The first term is the energy absorbed by the bottom material that has been transmitted through the ice. The second term is the energy that has been transmitted down through the water above the bottom material, through a process such as convection.

$\alpha$ is the ice albedo
$\left.S\right.$ is the solar constant
$\left.k\right.$ is the extinction coefficient of the ice
$\left.z\right.$ is the depth of the hole
$\theta$ is the solar zenith angle
$\left.G_{a}\right.$ is the energy absorbed by the water in the hole
$\left.f\right.$$\left(z\right)$ is the fraction of the energy absorbed by the water that is transferred down to the bottom of the hole

## The Attempt at a Solution

There are two problems that I have so far encountered:
(i) I can't seem to find anywhere the dependence of $\left.f\right.$$\left(z\right)$ on hole depth $\left.z\right.$. All I know is that $\left.f\right.$$\left(z\right)$ is a monotonically decreasing function. Is this a known relationship?

(ii) The above equation has no dependence on hole radius. I imagine that a wider hole is able to absorb more energy and thus convect more energy to the bottom. Again, is this a known relationship?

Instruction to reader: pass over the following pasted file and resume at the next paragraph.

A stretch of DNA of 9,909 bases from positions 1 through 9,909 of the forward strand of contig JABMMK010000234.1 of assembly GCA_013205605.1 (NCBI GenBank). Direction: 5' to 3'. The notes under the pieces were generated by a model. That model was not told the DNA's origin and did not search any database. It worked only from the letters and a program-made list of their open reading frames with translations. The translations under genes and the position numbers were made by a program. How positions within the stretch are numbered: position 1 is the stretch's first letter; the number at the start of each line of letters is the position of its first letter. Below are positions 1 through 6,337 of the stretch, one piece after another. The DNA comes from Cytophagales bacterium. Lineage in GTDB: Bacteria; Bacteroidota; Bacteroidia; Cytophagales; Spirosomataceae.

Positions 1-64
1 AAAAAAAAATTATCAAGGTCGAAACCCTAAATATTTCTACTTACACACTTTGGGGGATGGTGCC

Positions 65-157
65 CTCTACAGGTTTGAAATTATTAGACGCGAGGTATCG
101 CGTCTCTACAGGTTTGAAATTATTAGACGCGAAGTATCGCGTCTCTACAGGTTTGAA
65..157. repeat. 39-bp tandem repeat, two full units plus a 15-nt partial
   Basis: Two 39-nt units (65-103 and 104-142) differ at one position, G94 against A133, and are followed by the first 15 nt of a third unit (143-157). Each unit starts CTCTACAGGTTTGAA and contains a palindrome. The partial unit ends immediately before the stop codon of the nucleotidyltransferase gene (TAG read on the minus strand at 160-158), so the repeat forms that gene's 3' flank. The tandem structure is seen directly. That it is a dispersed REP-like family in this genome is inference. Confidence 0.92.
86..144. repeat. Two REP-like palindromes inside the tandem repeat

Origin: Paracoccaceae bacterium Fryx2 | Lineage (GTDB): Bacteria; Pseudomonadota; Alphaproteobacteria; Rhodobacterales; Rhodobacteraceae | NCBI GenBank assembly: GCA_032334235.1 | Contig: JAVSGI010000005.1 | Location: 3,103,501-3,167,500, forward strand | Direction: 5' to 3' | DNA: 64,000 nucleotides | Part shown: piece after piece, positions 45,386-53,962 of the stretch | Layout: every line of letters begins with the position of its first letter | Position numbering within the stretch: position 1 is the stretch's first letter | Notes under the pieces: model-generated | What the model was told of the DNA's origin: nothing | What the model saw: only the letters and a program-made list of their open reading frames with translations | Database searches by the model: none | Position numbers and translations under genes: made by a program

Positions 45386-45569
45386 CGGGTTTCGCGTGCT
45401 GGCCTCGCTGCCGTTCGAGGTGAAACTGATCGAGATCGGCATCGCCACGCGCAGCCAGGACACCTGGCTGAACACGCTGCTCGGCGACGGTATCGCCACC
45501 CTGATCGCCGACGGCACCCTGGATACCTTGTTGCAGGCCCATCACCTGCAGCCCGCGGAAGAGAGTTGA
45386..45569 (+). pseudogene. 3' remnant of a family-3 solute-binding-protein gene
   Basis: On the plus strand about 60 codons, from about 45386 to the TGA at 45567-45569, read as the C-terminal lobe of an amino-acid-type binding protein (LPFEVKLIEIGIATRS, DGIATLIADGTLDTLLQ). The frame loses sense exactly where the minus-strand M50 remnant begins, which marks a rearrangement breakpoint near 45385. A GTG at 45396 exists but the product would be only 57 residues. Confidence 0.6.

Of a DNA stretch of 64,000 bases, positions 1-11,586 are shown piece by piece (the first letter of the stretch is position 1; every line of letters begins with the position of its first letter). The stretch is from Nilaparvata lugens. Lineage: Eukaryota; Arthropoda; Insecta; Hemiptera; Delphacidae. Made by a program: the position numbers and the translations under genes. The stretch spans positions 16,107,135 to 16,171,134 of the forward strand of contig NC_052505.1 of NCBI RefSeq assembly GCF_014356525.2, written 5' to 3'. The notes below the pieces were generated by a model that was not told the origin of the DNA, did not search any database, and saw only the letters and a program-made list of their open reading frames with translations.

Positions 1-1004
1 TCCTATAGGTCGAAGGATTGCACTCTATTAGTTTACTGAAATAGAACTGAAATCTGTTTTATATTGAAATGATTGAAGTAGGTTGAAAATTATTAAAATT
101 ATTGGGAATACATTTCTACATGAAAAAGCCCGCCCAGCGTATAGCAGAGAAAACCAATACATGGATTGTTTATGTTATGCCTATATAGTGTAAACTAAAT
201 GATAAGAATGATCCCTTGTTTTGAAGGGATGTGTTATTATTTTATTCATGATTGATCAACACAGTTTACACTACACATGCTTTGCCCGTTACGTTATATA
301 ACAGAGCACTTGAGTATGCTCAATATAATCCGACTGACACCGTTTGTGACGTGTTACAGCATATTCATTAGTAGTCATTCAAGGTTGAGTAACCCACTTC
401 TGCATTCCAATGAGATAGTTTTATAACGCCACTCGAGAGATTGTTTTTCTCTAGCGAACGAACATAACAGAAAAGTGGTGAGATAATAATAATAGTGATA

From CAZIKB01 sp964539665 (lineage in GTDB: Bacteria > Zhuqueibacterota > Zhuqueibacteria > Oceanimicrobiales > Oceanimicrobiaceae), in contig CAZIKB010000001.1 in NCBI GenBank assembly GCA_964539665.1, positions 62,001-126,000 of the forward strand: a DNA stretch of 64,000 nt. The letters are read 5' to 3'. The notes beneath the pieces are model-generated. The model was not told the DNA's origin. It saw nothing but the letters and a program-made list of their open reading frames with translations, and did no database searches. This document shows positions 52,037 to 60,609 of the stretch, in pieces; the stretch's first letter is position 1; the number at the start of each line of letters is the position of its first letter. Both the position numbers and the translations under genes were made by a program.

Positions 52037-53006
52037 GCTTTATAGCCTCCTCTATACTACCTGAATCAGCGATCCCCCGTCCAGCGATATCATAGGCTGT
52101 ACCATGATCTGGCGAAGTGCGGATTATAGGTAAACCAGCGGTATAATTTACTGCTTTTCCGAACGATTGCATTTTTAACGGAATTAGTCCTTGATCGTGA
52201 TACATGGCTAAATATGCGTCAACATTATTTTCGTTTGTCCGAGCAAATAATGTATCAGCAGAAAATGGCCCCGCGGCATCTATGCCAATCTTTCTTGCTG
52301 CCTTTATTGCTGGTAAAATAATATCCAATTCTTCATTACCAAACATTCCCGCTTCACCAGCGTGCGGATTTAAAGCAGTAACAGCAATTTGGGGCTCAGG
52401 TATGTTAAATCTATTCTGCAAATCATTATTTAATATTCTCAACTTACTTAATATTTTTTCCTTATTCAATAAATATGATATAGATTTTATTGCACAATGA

I realize the above problem may be complicated by the fact that my hole sits in a body of ice. However, my main issues are with the second term in the equation, i.e. the transfer of energy through the water column. I'm aware that the energy flux at the hole bottom will also be impacted by scattered upward radiation, as well as the dominant downward radiation from the surface - if anyone is able to shed some more information on these effects (and whether they are likely to be significant) then that would be much appreciated.

Thank you for your post and for providing detailed information about your problem. As a scientist with a background in physics, I may be able to offer some insight and suggestions for your calculation. First, let's break down the equation you have provided and discuss the different variables and their meanings.